Colombo, Srilanka’s Colonial Heritage.
The Kingsbury-our hotel, the city and the Kottu Roti.
Our short five days and four nights’ trip to Sri Lanka’s undiscovered attributes ended with two day and night stay at the country’s capital city Colombo. Colombo is the biggest and major port city of Srilanka with an urban buzz that’s characteristic to a Capital city’s life. You would appreciate this city if you love the crowd, night life especially Casinos, Clubs, traffic, high rise buildings and shopping arcades. Having said that, finding a quiet corner along the seashore where you can spend a calm moment with your inner self to the mesmerizing music of the waves breaking on the rocky shore is not difficult either.
We reached Colombo on an overcast afternoon to this new luxury hotel in town The Kingsbury, which was actually erstwhile Intercontinental that got a new name and facelift after a recent change of management. The place appeared to be the new buzz of the town with a number of guests and dignitaries pouring in every minute as we waited for checking-in formalities in its Imperial style lobby. Almost gigantic chandeliers and throne like couches can’t be left unnoticed, attached to the lobby are the hotel’s lounge, bakery and the all day dining restaurant directly overlooking the sea. All in all it was an impression of absolute luxury that ran though my mind but alas, just as they say one should never judge by the first impression, what followed next made us wonder if we were at a 5-star hotel in the first place. As soon as we got out of the elevator, rigid unsmiling faces of the inattentive staff, tiny rooms and poor services are what kept pouring in one after another. I am not sure if it was the contrast to the small town warmth of Bentota or the general arrogance of a big city or that the hotel was busy receiving too many big shots that actually culminated into poor experiences. Anyhow, as the day unfolded my nephew’s unquenchable desire to swim took us to the pool that directly overlooked the wide expanse of the sea, but just another minute and we realised that we cannot just go down and sit quietly across the hotel’s private beach for nothing as such existed. We had opted for Kingsbury over Hilton across the street for the former’s pictures gallery included trick photographs that gave an impression of a beach front hotel, while in reality there was at least 80 feet wide road between the hotel and the rocky beach which one can’t hit anyway. To sum up, find yourself a different hotel. Well, the only attraction of this hotel perhaps was the roof top bar that offered a brilliant view of the city’s coastline at night, here one can spend a happening evening with drinks and loud music on an open air terrace directly overlooking the sea.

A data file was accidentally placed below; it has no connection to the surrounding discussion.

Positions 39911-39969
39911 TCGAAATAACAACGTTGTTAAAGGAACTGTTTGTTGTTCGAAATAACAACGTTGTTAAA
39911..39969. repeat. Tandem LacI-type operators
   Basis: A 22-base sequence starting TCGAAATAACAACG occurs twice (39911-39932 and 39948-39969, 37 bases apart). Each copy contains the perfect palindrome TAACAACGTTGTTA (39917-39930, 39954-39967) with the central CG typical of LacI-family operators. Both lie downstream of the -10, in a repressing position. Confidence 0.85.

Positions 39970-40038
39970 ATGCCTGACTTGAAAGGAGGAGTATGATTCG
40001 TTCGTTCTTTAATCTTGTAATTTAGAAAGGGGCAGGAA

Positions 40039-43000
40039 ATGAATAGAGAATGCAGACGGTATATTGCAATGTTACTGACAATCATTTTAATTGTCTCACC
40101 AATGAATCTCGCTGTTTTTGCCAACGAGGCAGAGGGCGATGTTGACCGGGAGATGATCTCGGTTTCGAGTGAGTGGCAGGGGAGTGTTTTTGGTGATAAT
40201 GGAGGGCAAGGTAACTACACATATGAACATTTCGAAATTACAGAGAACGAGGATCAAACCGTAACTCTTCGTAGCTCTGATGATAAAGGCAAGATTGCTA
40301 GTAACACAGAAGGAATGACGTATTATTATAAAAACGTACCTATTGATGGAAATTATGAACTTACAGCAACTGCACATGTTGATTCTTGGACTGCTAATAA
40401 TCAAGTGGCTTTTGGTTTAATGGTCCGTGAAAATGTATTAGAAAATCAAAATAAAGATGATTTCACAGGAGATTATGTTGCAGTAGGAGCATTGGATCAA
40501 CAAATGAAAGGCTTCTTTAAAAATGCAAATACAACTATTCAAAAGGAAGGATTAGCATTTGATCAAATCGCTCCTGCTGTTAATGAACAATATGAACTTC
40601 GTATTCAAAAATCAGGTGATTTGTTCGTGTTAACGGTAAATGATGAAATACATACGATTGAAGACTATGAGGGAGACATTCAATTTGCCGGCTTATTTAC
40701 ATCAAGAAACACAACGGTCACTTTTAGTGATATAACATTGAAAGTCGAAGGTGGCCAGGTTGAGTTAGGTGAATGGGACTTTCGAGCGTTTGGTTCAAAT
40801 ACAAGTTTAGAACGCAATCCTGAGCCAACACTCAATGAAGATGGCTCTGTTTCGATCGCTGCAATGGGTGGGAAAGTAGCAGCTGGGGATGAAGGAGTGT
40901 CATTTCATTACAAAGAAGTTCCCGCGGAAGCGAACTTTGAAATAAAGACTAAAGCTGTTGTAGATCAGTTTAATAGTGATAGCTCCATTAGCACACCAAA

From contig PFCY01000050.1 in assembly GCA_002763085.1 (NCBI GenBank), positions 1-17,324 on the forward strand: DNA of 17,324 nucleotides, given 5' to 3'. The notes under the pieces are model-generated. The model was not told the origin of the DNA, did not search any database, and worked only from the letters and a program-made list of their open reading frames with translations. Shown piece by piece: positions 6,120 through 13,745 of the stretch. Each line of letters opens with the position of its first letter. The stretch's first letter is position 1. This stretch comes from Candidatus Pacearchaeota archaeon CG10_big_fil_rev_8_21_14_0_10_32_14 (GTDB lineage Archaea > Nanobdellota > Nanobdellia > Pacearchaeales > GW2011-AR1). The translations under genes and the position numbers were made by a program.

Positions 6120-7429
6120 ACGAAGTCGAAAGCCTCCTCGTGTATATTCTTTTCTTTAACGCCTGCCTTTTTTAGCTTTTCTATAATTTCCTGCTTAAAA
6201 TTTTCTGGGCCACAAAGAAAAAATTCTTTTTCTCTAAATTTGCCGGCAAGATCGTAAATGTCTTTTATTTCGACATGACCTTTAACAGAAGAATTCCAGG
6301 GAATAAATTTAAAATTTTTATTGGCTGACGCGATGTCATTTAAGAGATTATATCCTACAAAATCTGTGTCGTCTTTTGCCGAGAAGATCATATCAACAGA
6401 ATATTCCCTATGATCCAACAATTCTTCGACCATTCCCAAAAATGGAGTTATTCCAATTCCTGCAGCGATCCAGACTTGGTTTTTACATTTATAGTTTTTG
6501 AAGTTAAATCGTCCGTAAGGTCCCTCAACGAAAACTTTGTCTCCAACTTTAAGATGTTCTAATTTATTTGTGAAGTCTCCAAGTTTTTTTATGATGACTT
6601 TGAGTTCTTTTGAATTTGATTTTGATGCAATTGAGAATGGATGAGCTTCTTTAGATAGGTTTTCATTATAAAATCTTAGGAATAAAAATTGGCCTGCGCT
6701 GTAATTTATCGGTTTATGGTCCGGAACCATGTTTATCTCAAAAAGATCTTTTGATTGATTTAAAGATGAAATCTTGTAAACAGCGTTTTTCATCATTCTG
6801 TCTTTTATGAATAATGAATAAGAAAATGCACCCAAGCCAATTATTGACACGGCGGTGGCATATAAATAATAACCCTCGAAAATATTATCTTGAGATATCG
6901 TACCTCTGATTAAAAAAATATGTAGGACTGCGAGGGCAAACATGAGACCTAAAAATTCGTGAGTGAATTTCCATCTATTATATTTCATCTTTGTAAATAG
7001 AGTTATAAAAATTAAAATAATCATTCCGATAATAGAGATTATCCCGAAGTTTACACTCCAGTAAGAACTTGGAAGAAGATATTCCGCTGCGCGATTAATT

The next morning began with a spectacular sea view that our 8th floor room offered, but very soon we were disappointed once again at the buffet breakfast with nothing outstanding in the entire array of offering. But that, to our relief, was the last disappointment for the day and we were up for some great experiences while loitering across the City. Amidst all the modern construction work being carried out by China the imprints of the colonial times are strongly embedded in the city’s architecture. The major buildings like the City Town Hall or the Municipal Building or the old Parliament Building are a testimony to its colonial lineage. The contrast of the gone by days and the new era is more strongly evident around the Fort area of the town that houses the modern skyscrapers and the ancient grand architectural buildings alongside each other. At the heart of the town is the beautiful Biera Lake that adds a poetic ambiance to the vicinity but when we reached there it was drizzling and I could not take out my camera and take a shot. Having spent a good part of the day admiring the city’s buzz on a cloudy afternoon we finally agreed to embark on my other favourite part of the trip, shopping.